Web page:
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Feel free to tell what you plan on doing this weekend and even ask for help or feedback.

Please keep in mind it’s more than OK to do nothing at all too!

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    I’m gonna be setting up my new keeb (second moonlander) and probably am gonna tackle some more of the boxes. I may do some writing.

    I’ve been starting to keep a paper journal. Let’s see what that turns into.

    EDIT: lol my arm hurts

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      I’ve picked up bullet journaling this week, and this weekend will be my first “planning” session

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        Good luck with the BuJo! It’s been a lifesaver for me and my executive dysfunction.

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      Working on converting Lark from Python to Javascript, by writing my own transpiler.

      Just as an anecdote, it’s able to automatically convert this:

      x = [(x,y) 
        for x in range(10)
        for y in range(x)
        if x+y==5

      To this:

      let x = [].concat(
        ...range(10).map((x) =>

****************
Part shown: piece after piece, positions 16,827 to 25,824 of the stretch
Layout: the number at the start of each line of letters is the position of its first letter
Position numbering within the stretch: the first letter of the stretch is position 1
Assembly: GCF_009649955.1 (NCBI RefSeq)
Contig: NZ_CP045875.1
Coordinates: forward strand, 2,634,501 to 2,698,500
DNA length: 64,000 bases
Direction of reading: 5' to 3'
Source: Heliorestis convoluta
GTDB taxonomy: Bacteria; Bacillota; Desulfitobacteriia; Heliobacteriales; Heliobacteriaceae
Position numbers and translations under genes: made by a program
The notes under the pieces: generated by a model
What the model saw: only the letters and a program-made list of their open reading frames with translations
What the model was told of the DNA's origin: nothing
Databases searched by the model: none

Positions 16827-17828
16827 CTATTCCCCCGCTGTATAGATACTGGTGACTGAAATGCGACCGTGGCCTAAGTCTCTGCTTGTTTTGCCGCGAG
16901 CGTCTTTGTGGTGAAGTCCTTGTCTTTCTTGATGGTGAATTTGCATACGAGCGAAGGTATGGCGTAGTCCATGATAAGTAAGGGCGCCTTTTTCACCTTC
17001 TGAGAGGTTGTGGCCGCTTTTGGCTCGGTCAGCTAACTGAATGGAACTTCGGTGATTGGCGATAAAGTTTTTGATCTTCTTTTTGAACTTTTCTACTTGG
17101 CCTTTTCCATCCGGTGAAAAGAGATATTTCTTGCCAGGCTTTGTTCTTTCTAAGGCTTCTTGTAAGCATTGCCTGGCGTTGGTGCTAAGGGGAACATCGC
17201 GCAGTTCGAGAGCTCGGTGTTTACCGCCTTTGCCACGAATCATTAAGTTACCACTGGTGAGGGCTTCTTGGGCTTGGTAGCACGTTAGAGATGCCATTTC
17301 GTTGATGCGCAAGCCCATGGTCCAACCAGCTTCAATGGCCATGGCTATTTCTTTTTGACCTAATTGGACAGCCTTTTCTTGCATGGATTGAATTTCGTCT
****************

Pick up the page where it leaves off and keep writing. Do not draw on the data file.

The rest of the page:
.filter((y) => x + y == 5)
            .map((y) => [x, y])
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        Do you walk the ast? Which language is the transpiler implemented in? Looks like a really fun project! If you’re willing to bother with a basic test suite, a license I’d be interested in helping. Just for fun. Totally understand if you don’t :-)

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          Hi! I’m writing it in Python, using Lark to parse the Python code in a way that preserves the comments and keeps track of line ranges. I walk the resulting ast, once to make structural transformations, and another to convert the code. I’ll probably add some analysis layer soon, because the code needs to change according to the types.

          I put it here on github: https://github.com/erezsh/py2js

          But because I was writing it to myself, the code is a little hacky. But if needed, I’m willing to refactor it a little to make it easier to work with (for example, to use AST classes instead of Tree instances).

          Let me know if you’re still interested in helping :)

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            Are you not using the python ast module? Do you emit a JS ast or directly source code?